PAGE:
Games of the Year

Pendragon

Pendragon Screenshot 1
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Pendragon is a turn-based strategy game, where every move you make drives the narrative, and every story twist opens new gameplay opportunities. Will you advance and show your mettle, or cautiously retreat? Will you slip round enemies, or encounter them head-on? And when sacrifices are required, who will you put in harm's way? From the creators of the multi-award-winning 80 DAYS and Heaven’s Vault. Rally the Knights of the Round Table. Some will make it to Camlann and King Arthur. Others will fall. But every turn will change history. Will Sir Lancelot be reunited with Queen Guinevere? Will she spurn him, or embrace him? Will Sir Kay ever forgive Sir Gawaine for siding with Sir Mordred? Can Morgana le Fay be trusted? Where is Merlyn? Who lies buried in Mordred’s graveyard? Who is the archer in the woods? What has become of Excalibur? Secrets will be uncovered. Hearts will be broken. People will die. But maybe, just maybe, King Arthur can be saved...
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Game Discussion

Review by Anonymous
Review from Steam

An absolutely brutal chess-like rogue-lite game. Extremely punishing, but also very satisfying - felt like all of my victories in this game had to be thought out in advance and well-earned. A refreshingly realistic take on the Arthurian genre - neither fantastical nor idealistic, but set in a muddy and brutish England where any sort of goodness is a very precious thing indeed.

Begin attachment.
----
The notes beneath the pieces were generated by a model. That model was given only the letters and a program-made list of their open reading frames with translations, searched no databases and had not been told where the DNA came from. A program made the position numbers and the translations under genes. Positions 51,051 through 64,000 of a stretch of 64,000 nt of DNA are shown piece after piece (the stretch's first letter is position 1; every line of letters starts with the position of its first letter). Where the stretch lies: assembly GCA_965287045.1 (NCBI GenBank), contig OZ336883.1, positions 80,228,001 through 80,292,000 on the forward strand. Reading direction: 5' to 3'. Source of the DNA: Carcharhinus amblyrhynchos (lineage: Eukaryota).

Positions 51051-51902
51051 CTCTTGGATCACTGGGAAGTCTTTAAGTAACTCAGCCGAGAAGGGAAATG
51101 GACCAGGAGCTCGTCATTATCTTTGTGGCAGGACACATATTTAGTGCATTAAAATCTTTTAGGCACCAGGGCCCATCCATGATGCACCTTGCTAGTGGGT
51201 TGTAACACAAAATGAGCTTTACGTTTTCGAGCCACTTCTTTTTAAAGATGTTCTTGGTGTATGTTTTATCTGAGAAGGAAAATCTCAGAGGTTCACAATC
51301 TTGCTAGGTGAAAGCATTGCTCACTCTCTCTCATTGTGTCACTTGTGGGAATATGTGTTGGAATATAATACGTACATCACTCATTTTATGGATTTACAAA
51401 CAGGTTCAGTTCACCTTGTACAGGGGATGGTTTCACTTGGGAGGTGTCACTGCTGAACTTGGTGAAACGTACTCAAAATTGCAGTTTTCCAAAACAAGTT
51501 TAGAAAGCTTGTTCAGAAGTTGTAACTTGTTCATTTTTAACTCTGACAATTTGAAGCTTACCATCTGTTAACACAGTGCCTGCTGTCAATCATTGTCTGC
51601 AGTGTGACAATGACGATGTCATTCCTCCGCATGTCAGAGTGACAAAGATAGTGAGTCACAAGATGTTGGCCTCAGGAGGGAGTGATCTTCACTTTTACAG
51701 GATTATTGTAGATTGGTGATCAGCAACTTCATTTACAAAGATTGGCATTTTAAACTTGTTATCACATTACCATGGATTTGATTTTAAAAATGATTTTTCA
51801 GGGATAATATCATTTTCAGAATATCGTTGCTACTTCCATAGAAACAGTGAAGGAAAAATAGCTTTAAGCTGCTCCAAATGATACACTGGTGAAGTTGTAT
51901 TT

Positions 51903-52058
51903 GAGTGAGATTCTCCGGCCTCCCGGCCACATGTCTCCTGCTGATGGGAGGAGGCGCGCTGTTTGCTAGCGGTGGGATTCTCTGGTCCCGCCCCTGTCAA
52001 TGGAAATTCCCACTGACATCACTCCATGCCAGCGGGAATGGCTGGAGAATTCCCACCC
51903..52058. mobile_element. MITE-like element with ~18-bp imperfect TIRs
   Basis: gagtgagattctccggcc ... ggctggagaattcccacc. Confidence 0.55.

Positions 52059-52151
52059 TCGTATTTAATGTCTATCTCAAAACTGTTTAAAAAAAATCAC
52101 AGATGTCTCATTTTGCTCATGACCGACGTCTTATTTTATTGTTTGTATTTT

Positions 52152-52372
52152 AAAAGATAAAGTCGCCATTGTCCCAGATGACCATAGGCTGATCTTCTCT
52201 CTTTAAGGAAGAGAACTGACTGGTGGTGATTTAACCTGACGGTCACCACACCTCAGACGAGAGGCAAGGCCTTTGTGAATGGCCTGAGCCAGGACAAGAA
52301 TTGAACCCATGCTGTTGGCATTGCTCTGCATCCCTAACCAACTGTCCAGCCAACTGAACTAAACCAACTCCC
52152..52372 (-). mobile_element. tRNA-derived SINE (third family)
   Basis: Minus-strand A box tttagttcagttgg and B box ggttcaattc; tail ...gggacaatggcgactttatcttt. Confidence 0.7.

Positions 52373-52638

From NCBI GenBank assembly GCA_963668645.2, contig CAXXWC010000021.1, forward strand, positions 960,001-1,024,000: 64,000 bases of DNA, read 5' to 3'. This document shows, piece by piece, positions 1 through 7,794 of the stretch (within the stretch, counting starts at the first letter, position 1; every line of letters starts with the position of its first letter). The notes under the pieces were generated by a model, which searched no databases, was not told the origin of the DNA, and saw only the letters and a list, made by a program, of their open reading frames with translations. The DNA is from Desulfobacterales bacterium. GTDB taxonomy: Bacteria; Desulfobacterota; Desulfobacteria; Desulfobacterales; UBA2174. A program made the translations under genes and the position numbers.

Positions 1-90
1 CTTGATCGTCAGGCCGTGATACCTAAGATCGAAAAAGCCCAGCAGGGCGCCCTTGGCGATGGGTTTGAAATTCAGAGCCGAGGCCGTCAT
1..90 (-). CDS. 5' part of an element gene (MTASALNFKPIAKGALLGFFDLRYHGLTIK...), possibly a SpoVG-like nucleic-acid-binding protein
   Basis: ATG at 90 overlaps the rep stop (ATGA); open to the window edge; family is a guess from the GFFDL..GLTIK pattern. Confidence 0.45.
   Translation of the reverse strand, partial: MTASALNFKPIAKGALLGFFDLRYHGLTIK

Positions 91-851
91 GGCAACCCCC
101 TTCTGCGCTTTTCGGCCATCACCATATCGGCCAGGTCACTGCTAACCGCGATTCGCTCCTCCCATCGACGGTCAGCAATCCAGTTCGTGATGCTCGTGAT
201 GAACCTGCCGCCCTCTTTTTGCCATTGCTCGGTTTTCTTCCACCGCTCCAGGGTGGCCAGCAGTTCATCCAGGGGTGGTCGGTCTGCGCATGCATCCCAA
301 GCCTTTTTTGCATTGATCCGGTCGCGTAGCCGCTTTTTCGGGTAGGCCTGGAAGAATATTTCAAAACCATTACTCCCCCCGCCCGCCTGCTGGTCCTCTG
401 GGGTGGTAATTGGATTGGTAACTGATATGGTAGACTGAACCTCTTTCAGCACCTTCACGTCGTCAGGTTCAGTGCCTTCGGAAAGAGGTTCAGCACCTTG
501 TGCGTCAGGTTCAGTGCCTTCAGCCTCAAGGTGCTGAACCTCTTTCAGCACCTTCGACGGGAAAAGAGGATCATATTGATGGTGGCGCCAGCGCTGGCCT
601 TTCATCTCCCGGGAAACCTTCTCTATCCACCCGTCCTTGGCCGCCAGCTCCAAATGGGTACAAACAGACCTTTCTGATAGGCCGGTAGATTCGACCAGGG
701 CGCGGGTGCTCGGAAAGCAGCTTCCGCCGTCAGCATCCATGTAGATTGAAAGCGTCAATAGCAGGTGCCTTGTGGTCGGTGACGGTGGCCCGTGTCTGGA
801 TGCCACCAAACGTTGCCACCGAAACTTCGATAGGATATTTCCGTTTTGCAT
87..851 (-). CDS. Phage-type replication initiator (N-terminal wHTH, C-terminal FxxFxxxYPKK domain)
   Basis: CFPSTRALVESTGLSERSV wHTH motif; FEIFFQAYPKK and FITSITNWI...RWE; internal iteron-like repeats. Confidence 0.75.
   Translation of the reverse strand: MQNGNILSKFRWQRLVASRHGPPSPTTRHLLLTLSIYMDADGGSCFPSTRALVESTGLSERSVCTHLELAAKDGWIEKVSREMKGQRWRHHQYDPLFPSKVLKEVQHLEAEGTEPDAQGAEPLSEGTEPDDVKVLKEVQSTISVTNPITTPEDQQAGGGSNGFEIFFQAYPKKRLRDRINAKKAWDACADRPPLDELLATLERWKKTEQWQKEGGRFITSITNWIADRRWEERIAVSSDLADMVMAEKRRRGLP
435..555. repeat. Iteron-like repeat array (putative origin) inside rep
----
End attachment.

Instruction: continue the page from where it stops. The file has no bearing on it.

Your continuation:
If the idea of Morgana and Mordred having it out in a knife-fight to the death sounds fun to you, you'll probably like this game a lot.

Review from Steam

Very mixed. The other reviews here do a great job highlighting the game's strengths, here are some less-well-represented complaints:
The stories are superficially varied, but 5 hours in every game I've played is basically: 'character XYZ fights a bunch of animals, teams up with a handful of named characters with the same sprites as the random villagers, then briefly meets King Arthur and duels Mordred.'
If Mordred kills you, the game ends with a few lines of Dreary Outro Text. If you kill him? Dreary Outro Text. King Arthur survives? Dreary Outro Text. He heroically sacrifices himself? Dreary Outro Text. I found Excalibur in one run, but it didn't seem to matter much.
On higher difficulties, the AI plays extreme defense. If you wait too long for an opening, your morale runs out and your characters flee. In theory, you're supposed to break the stalemate with your special abilities, but some of those are very situational, like charging through bushes -- if there are no bushes around and you don't have any chump companions to sacrifice then gg.
The UI is kind of a slog, even after turning text and animation speeds up as high as they can go. This is especially grating if you're restarting as Lady Rhiannon after running into /another/ early-game battle with insufficient bushes and now you have to slowly click through the same introductory dialogue you've already read three times in the last hour.
Check out Pendragon because there's nothing else like it, but I wouldn't blame you for refunding it you feel yourself losing interest after the second or third run.

Review from Steam